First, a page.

Second, pride. Let not him who puts on his armor boast like him who takes it off (1 K 20:11). Pride may be the number one Christian killer. Enduring to the end requires a constant sense of dependence on God till the end. Self-confidence is a recipe for disaster. “Let him who thinks he stands take heed lest he fall” (1 C 10:12). The story is often told of a youth preaching for the first time. He entered the pulpit with a cocky swagger and his head held high. After failing miserably in his first sermon, he left the pulpit humbled, with eyes downcast, his face lowered.
A friend gently told him, “Had you gone into the pulpit the way you came out, you could have come out the way you went in.” I apply that to every day life.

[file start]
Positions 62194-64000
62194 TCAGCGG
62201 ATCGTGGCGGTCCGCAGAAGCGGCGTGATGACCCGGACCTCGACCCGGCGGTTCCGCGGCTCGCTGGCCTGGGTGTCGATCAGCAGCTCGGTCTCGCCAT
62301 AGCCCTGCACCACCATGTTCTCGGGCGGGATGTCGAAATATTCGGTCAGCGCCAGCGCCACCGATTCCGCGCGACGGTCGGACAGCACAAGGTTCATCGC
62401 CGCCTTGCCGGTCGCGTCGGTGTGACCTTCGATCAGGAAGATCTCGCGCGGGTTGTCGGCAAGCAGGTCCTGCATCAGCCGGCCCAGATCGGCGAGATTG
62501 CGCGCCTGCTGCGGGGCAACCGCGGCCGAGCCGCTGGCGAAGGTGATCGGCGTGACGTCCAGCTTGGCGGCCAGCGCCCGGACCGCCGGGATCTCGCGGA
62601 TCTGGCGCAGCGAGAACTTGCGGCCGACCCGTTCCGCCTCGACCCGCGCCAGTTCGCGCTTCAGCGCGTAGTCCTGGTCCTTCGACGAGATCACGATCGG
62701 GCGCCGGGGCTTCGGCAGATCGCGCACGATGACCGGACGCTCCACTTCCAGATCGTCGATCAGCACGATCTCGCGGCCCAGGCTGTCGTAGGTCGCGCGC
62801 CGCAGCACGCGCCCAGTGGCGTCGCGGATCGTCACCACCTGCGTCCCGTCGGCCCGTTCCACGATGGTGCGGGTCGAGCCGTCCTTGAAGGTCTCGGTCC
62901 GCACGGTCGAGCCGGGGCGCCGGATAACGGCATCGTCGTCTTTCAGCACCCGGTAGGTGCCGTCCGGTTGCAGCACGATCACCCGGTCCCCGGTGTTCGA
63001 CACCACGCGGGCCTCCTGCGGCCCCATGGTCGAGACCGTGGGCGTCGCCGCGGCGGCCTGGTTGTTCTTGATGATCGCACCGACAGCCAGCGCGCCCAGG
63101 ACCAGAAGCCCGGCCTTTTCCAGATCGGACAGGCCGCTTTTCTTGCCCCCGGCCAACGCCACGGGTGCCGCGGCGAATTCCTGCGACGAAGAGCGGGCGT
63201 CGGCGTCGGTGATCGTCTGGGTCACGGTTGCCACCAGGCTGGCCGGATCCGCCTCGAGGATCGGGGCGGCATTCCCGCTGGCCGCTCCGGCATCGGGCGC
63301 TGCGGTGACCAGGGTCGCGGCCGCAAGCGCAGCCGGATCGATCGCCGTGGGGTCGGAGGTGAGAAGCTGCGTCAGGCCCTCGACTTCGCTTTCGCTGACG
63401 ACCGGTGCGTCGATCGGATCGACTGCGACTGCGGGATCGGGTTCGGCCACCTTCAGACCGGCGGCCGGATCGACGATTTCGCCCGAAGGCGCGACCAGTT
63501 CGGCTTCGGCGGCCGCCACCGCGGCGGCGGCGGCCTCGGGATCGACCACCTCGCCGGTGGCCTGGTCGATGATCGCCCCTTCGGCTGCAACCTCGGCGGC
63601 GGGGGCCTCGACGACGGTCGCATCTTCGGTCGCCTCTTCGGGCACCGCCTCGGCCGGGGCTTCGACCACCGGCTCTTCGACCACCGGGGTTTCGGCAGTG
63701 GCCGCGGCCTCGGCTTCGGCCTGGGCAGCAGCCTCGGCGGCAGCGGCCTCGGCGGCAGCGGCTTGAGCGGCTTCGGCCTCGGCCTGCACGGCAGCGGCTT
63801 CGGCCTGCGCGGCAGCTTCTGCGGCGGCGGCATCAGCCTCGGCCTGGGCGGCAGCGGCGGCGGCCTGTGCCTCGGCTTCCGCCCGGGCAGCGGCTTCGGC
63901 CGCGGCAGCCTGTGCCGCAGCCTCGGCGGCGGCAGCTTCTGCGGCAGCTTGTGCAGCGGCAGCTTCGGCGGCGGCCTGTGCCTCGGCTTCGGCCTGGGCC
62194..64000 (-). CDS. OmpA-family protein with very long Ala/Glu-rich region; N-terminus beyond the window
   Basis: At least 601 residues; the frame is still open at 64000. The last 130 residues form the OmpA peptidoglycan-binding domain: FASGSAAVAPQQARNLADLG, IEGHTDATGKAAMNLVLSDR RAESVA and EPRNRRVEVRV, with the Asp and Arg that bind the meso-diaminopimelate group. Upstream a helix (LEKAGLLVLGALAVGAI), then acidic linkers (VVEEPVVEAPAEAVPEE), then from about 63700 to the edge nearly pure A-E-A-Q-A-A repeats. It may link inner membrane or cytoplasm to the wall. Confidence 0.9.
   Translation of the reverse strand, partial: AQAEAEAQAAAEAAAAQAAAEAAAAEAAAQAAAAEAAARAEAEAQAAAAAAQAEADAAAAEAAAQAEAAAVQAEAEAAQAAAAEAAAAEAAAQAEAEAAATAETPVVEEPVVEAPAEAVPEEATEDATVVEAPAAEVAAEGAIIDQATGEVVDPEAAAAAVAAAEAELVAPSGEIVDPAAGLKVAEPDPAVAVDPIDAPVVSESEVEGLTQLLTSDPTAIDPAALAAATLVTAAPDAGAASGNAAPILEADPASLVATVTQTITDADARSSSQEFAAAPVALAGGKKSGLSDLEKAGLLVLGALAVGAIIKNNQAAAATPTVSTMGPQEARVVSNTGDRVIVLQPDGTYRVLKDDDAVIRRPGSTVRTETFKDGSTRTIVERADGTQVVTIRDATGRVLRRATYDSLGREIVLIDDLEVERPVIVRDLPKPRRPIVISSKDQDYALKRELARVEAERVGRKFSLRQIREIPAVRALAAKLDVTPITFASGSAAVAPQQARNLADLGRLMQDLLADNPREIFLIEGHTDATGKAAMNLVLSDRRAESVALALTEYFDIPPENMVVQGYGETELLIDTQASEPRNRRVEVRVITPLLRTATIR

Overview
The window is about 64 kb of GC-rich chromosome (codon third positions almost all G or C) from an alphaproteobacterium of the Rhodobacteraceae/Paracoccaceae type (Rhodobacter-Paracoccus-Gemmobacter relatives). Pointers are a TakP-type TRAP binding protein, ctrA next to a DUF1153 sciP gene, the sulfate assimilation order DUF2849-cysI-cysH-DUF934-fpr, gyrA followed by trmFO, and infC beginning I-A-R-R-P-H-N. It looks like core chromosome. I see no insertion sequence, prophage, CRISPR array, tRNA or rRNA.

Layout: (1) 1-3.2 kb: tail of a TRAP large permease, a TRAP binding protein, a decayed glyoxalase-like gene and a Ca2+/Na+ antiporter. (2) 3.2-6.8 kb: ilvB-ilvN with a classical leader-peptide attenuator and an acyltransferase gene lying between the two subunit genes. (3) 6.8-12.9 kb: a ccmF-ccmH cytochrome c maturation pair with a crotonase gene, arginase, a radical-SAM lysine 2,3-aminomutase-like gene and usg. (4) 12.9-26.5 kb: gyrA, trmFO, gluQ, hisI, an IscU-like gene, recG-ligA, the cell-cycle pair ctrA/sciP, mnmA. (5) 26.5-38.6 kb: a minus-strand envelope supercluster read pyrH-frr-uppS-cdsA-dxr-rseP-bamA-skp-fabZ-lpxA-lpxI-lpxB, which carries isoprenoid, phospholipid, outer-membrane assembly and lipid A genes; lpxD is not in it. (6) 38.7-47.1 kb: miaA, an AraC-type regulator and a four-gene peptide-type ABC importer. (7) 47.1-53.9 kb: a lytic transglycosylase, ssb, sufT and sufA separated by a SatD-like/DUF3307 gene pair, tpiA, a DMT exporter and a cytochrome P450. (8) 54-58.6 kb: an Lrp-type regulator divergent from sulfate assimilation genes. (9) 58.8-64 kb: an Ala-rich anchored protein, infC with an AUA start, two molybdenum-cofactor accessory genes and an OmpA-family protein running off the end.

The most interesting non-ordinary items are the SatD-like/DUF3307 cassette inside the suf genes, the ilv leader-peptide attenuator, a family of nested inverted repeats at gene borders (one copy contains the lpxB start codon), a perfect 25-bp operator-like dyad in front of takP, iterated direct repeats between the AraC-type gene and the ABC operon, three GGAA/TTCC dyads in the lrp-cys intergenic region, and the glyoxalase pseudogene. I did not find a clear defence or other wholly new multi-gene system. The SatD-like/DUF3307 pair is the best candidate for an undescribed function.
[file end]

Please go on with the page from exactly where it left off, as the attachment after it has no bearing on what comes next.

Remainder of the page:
Many approach Christian living with a haughty, self-confident attitude. The same people, after falling into sin, are often truly crushed, contrite of heart, no longer enamored with their own ability. If we reverse the timing of these attitudes, and show humility first, spiritual falls will happen much less often. Remain ever mindful of James 4:6, “God resisteth the proud, but giveth grace to the humble.”
Third, ritualism. Depending on repeated outward habits will not carry us to the finish line. To endure to the end, our spirituality must extend to inner essence, to spirit and motive. Ritualism is not holiness. Religious ceremonies and symbols are good only to the extent they encourage, not serve as substitutes for, inner spirituality. Ritualism tempts people to emphasize religiosity instead of an ongoing, vital, vibrant love relationship with Jesus. Rituals will not steady us in the storms. Only people deeply and truly in love with Jesus will be willing to suffer for Him.